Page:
In the case of the exception under Art. 49 (1)(a) GDPR, explicit consent is required. This must be given voluntarily, be informed and for the specific case. In other words, a data subject must be adequately informed about the transfer of their data to a third country. The legal situation and potential rights of the data subject must also be taken into account. In particular, it must be emphasised that the third country does not provide adequate protection of personal data and that there are no appropriate safeguards. In the case of a transfer to the U.S., for example, it must be expressly pointed out that U.S. authorities have extensive access to the data and that there are no legal remedies to counter this access. General consent cannot be obtained here – only consent for the case at hand. Consent by data subjects to the permanent transfer of data to a third country for one or more purposes cannot be justified on the basis of Art. 49 (1)(a) GDPR.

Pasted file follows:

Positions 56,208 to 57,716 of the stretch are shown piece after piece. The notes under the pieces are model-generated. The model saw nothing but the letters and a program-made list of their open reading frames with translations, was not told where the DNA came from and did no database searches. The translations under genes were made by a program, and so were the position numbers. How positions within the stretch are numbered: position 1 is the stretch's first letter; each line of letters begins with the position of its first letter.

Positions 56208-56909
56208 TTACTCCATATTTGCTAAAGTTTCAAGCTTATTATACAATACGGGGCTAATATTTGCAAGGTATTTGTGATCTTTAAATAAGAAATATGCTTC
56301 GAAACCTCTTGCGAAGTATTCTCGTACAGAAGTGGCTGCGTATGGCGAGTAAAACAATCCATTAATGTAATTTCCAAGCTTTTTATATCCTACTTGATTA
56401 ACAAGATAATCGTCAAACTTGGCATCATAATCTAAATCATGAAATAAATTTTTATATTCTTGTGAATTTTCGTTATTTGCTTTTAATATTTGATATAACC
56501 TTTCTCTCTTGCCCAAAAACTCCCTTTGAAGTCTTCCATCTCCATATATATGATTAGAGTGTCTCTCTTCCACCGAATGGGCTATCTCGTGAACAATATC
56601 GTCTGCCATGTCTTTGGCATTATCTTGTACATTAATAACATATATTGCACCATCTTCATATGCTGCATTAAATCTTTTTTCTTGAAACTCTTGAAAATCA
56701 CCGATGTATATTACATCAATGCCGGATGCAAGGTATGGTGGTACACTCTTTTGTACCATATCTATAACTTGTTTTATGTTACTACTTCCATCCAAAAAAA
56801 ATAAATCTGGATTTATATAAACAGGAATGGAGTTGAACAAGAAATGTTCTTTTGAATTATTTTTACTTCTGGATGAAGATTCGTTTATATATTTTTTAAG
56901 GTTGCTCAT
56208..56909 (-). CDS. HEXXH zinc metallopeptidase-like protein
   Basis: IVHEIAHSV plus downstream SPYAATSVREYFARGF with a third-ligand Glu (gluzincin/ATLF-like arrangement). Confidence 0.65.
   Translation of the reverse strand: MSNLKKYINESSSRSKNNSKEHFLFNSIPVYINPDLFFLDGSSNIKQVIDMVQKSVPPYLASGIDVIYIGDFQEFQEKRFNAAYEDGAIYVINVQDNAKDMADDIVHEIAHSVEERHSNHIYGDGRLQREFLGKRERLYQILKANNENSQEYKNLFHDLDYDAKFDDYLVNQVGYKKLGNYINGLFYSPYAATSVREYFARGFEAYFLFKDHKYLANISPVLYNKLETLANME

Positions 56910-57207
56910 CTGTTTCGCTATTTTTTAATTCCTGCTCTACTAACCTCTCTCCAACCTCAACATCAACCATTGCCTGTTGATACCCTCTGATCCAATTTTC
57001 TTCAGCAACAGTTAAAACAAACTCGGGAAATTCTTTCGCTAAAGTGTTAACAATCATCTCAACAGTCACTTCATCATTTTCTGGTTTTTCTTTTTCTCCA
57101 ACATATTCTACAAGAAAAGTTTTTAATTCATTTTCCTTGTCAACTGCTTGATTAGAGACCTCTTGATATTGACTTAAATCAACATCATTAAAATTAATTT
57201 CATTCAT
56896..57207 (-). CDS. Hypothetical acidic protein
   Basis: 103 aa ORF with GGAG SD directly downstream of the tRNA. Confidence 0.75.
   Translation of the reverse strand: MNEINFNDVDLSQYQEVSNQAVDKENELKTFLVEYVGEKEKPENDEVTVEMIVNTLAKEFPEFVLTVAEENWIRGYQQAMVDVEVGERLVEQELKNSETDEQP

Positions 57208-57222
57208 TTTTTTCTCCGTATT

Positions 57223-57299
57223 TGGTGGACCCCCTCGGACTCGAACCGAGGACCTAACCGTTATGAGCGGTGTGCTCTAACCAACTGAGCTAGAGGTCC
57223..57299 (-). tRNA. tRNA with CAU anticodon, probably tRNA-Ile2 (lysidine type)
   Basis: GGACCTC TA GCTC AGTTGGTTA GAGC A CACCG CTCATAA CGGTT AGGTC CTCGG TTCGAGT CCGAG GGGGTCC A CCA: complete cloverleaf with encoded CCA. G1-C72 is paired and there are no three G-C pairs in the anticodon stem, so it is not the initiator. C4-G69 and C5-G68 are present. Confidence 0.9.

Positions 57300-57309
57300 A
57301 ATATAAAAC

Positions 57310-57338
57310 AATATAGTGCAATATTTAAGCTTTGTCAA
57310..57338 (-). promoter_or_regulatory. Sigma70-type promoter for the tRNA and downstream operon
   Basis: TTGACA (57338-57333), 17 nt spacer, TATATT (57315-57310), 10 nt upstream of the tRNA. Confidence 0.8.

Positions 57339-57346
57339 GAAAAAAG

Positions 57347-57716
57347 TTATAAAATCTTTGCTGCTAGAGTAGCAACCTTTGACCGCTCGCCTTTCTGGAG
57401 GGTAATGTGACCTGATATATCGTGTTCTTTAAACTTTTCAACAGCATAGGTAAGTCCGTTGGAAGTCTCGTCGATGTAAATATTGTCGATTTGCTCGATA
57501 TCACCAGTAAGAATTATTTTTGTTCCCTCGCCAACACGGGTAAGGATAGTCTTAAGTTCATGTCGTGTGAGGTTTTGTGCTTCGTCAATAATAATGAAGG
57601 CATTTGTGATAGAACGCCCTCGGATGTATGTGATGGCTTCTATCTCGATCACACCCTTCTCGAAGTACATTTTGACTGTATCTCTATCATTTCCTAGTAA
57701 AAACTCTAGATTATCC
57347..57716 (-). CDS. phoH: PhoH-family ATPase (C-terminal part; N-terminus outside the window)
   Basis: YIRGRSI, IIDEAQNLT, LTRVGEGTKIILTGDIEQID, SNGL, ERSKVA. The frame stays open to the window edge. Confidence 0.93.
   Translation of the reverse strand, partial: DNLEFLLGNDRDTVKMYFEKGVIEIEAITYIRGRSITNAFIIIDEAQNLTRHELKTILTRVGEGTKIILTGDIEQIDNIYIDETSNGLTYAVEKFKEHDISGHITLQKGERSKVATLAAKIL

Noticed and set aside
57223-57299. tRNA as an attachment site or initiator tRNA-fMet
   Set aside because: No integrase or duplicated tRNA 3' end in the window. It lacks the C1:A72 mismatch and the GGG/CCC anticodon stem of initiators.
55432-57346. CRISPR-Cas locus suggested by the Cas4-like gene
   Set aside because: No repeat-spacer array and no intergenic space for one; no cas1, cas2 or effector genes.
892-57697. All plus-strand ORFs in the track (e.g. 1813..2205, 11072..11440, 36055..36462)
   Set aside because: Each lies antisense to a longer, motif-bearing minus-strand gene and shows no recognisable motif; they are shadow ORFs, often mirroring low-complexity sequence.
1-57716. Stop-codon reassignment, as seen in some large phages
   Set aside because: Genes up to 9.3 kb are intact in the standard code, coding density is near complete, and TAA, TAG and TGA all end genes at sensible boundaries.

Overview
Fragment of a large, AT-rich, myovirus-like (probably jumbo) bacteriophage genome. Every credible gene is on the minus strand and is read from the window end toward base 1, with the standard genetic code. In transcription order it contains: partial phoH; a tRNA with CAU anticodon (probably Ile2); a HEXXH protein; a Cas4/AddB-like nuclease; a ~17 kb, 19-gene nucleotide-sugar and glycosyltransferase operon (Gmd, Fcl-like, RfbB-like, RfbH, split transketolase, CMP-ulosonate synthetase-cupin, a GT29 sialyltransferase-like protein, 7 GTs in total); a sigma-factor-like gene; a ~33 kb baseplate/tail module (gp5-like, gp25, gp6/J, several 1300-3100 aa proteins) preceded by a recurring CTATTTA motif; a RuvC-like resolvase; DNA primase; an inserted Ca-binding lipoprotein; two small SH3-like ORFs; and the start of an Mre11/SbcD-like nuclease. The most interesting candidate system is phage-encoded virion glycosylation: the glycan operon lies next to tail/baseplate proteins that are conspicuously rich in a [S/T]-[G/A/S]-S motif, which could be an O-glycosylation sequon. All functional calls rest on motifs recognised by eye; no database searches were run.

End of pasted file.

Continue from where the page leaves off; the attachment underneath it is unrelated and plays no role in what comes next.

Required and occasional transmission

For the exceptions under Art. 49(1)(b), (c) and (e) GDPR, Recital 111 GDPR states that the transfer must be necessary and may only be occasional. It must be assessed whether the transfer of personal data can be considered necessary for the specific purpose of the derogation. A close link between the transfer and the purpose is therefore necessary.

In this context, it means that occasionally the transmission may take place more than once but by no means regularly. Furthermore, only transfers of data that take place outside the normal course of business should be covered by these exceptions. Transfers that are regular or continuous between the data exporter and importer cannot be considered occasional. A data transfer can also no longer be regarded as occasional if the data importer has continuous general and direct access to the data, e.g. via an interface to an IT application. The kind of transfer that qualifies as occasional therefore depends strongly on the individual case and must be checked and sufficiently documented.